1C. Research on Storm Surge and High Wave Disaster Prevention and Mitigation
Background and Objectives
Many instances of damage caused by waves with extraordinary heights and periods have occurred in recent years. There are concerns that such damage will escalate due to the rise of the mean sea level, the intensification of typhoons and extratropical cyclones, and other effects of global warming. Therefore, more accurate prediction and more efficient countermeasures against coastal flooding are required, in addition to a thorough study on the causes of storm surges and high waves, so that such damage can be mitigated. The objectives of this research theme are to investigate wave characteristics in a wide range from offshore to coastal and inland areas, as well as the actual conditions and underlying mechanisms of flooding and structure damage through field observations and hydraulic model experiments; and to upgrade the numerical simulation models. The effects of global warming on storm surges and high waves are estimated via numerical computation.
Research on storm surge and high wave disaster prevention includes the following four sub-themes:
- Oceanographic monitoring using an offshore wave observation network, high-accuracy meteorology and wave models
New information acquired via GPS buoys and other devices is analyzed, and an offshore wave database (including hindcasted data) is updated in order to investigate wave characteristics as a basis for the efficient, appropriate survey and design of coastal areas.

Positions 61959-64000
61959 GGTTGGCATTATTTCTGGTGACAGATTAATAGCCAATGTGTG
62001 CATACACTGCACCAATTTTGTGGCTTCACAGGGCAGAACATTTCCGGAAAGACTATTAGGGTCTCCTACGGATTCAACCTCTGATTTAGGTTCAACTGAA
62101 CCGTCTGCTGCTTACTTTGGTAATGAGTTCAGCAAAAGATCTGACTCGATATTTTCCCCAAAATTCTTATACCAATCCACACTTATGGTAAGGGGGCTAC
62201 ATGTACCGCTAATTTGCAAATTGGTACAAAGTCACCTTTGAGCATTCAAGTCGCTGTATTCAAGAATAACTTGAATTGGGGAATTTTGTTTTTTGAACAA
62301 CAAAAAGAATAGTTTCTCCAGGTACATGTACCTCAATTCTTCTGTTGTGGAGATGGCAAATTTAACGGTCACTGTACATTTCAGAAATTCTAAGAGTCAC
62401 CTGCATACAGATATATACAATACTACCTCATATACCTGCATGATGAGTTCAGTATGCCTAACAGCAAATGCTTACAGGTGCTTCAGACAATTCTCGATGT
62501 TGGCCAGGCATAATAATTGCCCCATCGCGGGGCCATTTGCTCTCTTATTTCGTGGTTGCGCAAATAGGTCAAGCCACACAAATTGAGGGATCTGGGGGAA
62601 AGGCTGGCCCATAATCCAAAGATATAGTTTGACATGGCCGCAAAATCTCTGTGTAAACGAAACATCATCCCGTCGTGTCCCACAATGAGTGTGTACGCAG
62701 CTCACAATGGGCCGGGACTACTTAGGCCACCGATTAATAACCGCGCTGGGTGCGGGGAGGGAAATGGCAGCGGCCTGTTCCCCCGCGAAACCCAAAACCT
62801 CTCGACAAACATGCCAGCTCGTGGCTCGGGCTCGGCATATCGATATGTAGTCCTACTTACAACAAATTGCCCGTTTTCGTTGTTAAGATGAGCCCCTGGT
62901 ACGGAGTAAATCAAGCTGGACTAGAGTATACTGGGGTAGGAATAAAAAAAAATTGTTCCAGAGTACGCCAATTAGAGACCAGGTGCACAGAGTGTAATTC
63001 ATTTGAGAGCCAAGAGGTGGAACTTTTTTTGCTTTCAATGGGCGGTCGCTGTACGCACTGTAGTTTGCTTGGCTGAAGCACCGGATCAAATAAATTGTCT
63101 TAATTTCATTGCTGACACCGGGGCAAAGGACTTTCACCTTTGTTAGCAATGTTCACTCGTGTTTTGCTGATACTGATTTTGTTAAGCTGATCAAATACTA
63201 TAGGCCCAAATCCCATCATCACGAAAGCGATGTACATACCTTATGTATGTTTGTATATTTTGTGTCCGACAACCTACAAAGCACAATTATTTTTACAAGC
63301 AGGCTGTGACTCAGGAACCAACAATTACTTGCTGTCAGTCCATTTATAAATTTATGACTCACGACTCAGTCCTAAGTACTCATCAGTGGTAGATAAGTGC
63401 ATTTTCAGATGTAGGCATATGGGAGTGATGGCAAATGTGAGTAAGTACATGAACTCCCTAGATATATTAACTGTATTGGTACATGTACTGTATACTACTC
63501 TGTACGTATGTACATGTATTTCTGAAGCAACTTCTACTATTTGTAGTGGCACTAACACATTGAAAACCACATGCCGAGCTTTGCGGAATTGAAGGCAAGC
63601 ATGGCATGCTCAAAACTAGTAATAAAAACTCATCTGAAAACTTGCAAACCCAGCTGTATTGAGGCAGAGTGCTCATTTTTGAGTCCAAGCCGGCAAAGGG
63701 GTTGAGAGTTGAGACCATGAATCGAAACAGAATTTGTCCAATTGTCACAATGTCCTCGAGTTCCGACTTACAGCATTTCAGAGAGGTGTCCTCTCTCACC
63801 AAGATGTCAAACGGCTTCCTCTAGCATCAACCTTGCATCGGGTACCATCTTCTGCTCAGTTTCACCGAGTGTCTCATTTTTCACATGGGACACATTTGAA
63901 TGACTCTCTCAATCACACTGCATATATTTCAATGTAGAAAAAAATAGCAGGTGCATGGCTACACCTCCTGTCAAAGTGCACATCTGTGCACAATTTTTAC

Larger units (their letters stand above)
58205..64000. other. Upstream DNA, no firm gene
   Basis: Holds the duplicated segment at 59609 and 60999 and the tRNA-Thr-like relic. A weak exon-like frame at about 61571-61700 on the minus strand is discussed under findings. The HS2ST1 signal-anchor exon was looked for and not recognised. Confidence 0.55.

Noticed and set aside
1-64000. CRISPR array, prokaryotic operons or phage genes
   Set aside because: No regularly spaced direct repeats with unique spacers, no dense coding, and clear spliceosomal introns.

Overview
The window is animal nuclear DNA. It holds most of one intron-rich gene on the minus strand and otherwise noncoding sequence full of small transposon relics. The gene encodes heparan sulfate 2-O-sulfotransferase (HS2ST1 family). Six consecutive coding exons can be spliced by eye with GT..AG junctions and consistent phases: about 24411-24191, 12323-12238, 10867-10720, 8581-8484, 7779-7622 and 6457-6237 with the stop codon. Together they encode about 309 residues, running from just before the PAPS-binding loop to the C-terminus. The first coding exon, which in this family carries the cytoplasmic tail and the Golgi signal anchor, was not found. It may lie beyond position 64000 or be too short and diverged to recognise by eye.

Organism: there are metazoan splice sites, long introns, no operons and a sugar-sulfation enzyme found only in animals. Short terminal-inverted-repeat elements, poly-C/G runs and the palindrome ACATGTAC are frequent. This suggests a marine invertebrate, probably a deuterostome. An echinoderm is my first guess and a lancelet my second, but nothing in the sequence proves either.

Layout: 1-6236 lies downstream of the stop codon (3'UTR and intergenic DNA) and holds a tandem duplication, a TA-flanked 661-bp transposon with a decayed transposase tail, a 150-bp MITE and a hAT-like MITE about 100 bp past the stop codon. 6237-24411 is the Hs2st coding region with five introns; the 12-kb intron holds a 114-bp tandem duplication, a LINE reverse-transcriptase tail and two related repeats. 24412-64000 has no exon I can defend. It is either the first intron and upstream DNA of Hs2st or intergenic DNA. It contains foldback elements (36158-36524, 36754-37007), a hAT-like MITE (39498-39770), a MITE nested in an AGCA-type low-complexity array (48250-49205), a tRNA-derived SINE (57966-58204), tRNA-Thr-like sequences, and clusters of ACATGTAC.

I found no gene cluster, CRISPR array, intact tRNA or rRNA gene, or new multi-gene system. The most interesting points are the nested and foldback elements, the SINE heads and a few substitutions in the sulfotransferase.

- Upgrading design technology of protective facilities for prevention of coastal damage by storm surges and high waves
Numerical models are developed for the estimation of wave, ground and structure deformations, with emphasis on the performance design of port and coastal structures. In these models the interactions between seawater, soil and structures are taken into account.
- Forecasting and response to risks imposed on coastal areas by global warming
In preparation for facility planning in the context of global warming, the changes in sea-level rise and the occurrence frequency of storm surges and high waves due to stronger typhoons and other phenomena are explored using IPCC climate forecasts and other data combined with numerical simulation models.
- Maintenance and improvement of programs and databases
Programs and databases are maintained as required for the design of coastal structures and other purposes.
Activities in FY 2011
The tsunami waveforms of the 2011 Great East Japan Earthquake were captured using GPS buoys placed in the Tohoku offshore area. The water level exceeded six meters in the Iwate South and Iwate Central offshore areas, and it reached nearly six meters in the Miyagi offshore area. In the Iwate South offshore, a one-meter tsunami was observed even six hours after the earthquake's occurrence, and seven waves were registered during that six-hour period.
A numerical simulation model for wave transformation, from offshore to the coast, based on Boussinesq equations was modified for inundation treatment, thus expanding the applicable field. Although only the directional spectra, which are uniform alongshore, could be set at the offshore boundary in the previous model, the modified model makes it possible to set directional spectra that vary alongshore, thus improving the accuracy of wave-transformation calculation.
Tsunami waveforms of the 2011 Great East Japan Earthquake captured by GPS buoys
Conceptual diagram of directional spectra at the offshore boundary